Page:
we are we4DRR - Margreth Keiler

Margreth Keiler
Foto: Margreth Keiler

"You have to attempt the impossible in order to achieve the possible." (Hermann Hesse)

Margreth's career

  • She studied Geography at the University of Innsbruck (Austria) and the University of Aberdeen (UK) as an Erasmus student
  • She completed her PhD in 2004 with focus on the evolution of avalanche risk at the University of Innsbruck (Austria)
  • She worked as an assistant professor at the University of Vienna (Austria) from 2004 - 2011 with research focus on multi-hazard assessment, vulnerability analysis and the impact of global change to mountain hazard risk.
  • Her research activities include also scientific exchanges and longer stays at the University of Exeter (UK), Duke University (USA) with a Fulbright Visiting Professorship and at the Santa Fe Institute (USA) focusing on complex system research.
  • In 2012 she received her “habilitation” in Geography from the University of Vienna and University of Bern (Switzerland). Her thesis topic was titled “From risk to coupled human-landscape systems – Challenges and new perspectives in natural hazard and risk research”.
  • Since August 2011 she is a Professor of Geography at the Institute of Geography (University of Bern) heading the Unit of Geomorphology, Natural Hazards and Risk Research. Since 2015 she coordinates the cluster ‘Risk and Resilience’ at the Institute of Geography, University of Bern. She is also the co-leader of the Mobiliar Lab of Natural Risks at the Oeschger Centre for Climate Change Research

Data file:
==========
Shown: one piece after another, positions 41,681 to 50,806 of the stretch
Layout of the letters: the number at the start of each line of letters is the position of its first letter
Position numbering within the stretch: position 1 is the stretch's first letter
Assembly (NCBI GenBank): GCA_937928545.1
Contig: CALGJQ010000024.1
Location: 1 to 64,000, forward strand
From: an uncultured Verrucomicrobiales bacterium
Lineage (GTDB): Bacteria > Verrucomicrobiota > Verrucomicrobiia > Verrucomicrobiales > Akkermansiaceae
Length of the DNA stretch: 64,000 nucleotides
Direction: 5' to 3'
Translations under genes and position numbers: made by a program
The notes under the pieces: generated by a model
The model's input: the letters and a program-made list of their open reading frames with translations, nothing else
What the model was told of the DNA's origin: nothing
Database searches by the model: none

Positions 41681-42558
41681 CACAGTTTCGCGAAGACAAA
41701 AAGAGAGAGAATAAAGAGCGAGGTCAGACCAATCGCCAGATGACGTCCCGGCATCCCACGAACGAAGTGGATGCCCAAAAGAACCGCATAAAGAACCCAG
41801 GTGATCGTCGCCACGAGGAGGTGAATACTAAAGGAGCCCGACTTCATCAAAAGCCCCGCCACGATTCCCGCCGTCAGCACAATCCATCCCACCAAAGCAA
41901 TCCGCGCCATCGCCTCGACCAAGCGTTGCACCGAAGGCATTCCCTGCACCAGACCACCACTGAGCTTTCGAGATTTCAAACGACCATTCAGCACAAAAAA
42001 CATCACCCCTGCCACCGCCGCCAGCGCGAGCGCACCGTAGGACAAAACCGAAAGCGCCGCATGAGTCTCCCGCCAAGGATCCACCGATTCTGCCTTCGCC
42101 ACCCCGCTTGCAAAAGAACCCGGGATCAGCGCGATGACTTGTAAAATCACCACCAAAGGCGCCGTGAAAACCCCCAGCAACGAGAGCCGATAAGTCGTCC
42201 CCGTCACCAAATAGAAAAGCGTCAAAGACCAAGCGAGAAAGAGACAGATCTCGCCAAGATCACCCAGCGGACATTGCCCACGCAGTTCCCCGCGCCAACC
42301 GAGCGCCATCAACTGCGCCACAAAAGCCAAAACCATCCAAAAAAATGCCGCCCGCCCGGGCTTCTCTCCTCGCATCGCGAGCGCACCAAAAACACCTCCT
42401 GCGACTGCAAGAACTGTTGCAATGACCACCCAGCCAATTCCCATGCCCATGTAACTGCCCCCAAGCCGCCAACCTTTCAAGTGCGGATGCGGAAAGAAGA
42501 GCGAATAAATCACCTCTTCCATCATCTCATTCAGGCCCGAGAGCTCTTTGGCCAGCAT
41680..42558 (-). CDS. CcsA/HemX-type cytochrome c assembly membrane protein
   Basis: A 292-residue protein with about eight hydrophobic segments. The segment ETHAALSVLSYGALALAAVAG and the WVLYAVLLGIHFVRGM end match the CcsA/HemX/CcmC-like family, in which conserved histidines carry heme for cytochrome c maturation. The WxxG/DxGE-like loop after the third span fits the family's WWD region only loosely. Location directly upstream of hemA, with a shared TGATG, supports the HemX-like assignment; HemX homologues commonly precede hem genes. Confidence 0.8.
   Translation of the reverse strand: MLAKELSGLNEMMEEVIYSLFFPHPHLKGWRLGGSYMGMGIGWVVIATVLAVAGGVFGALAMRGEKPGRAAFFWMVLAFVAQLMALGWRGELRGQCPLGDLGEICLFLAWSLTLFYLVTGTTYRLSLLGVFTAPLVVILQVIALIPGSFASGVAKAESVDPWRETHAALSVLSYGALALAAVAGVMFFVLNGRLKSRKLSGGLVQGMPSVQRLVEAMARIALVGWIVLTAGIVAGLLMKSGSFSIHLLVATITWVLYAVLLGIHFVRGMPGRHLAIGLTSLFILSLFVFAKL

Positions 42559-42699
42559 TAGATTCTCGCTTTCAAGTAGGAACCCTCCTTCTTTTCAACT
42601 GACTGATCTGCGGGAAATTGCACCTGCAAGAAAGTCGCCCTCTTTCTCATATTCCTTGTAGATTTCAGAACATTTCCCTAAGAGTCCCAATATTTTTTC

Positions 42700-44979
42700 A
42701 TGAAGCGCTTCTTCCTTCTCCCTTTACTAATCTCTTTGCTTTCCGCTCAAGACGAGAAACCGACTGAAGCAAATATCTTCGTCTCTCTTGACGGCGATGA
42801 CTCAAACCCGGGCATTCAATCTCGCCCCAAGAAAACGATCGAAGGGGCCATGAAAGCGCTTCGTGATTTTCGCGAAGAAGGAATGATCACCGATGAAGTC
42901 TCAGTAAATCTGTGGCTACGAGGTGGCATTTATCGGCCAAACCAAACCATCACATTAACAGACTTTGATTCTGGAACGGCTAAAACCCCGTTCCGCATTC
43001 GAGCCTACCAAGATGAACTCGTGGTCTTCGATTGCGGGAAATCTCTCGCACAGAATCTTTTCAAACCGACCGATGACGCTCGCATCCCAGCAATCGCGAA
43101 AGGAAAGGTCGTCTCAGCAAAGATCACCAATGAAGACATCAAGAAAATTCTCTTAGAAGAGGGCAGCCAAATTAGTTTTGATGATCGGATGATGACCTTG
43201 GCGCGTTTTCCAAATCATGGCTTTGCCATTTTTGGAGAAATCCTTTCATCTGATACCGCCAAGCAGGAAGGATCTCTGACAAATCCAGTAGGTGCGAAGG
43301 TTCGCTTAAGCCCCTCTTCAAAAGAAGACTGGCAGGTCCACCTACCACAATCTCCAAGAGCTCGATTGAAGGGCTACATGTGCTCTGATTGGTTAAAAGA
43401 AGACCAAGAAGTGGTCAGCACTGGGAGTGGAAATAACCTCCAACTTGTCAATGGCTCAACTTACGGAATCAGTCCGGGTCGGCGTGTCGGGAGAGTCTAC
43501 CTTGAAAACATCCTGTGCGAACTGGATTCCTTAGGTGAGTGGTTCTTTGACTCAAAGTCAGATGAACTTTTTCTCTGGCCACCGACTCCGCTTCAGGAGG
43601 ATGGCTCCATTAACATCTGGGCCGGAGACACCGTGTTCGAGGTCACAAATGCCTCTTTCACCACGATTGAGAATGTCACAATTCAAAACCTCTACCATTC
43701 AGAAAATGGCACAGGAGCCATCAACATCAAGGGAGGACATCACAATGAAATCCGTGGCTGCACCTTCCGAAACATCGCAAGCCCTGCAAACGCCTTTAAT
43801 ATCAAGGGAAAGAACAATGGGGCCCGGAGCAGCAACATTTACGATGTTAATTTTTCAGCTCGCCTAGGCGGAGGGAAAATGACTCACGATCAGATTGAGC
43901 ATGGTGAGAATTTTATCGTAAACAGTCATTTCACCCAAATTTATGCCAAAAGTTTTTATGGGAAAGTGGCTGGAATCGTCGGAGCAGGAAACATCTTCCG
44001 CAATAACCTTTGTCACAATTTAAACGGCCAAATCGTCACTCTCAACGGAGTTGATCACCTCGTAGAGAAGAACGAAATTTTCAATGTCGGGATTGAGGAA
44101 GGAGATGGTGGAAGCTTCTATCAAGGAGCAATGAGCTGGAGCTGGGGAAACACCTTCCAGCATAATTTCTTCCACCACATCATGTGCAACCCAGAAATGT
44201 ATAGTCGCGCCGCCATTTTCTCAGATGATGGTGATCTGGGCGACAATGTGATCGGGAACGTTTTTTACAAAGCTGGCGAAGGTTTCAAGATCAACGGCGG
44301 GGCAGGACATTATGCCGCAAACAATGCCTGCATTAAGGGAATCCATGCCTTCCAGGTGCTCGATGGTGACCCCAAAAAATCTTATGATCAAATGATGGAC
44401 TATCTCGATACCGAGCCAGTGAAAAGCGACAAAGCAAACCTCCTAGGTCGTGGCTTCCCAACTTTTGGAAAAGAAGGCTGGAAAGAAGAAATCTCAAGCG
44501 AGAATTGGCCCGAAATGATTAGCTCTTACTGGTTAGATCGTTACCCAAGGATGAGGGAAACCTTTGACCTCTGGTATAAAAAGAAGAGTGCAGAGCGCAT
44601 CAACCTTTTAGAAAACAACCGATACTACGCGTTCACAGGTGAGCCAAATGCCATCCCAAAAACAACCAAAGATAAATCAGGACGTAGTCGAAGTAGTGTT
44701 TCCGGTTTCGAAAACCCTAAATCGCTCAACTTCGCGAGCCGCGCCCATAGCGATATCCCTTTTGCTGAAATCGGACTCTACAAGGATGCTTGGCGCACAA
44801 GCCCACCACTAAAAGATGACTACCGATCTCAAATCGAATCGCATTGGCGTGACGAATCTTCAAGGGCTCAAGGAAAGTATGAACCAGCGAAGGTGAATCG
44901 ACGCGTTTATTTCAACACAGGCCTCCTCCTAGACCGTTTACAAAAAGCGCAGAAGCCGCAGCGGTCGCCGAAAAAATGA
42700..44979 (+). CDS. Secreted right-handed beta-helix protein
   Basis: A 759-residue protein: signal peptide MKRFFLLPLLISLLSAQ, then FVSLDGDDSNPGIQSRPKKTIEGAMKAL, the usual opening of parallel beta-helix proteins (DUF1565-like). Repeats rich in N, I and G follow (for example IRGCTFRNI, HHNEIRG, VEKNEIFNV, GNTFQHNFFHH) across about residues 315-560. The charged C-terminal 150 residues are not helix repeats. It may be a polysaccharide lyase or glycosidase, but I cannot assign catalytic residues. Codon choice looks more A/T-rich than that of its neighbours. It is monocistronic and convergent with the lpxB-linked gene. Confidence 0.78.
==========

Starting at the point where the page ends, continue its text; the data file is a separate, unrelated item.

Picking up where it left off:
• She has published many peer-reviewed papers and book chapters in the field of natural hazards, exposure, vulnerability and risk and has presented her research in numerous international scientific conferences

Why natural hazards?

  • Beautiful landscapes like mountains offer a lot of resources for the society but mountainous communities are also challenged by natural hazards in these geomorphological active landscapes.
  • It is fascinating to investigate and to contribute to a better understanding of natural hazard processes.
  • Risk and losses due to natural hazards are an interplay between the bio-physical world and the society, therefore, it is an exciting and challenging multidisciplinary research field
  • Natural hazards and risk research is an applied research field allowing close collaboration with different stakeholders and the public.
  • … each new damaging event poses new challenges and questions?

Her point of view on women in DRR

  • DRR is male dominated from a local to a global level
  • Women are often neglected in the whole DRR process and are not ask for their contribution in the decision making process
  • The impacts of natural hazards on women, children and men during and after the event is very often different
  • There are not so many female professionals working in the field of DRR and they are even less in higher positions.
  • The lack of women working in DRR means also the lack of an important perspective and a lost chance to improve DRR strategies and actions.

Why we4DRR?

  • To make women and men more aware of gender issues in DRR
  • To support young women working in DRR and to offer them more opportunities
  • To have fun and exchange experiences within the we4DRR network
  • Together we can contribute to improve DRR!

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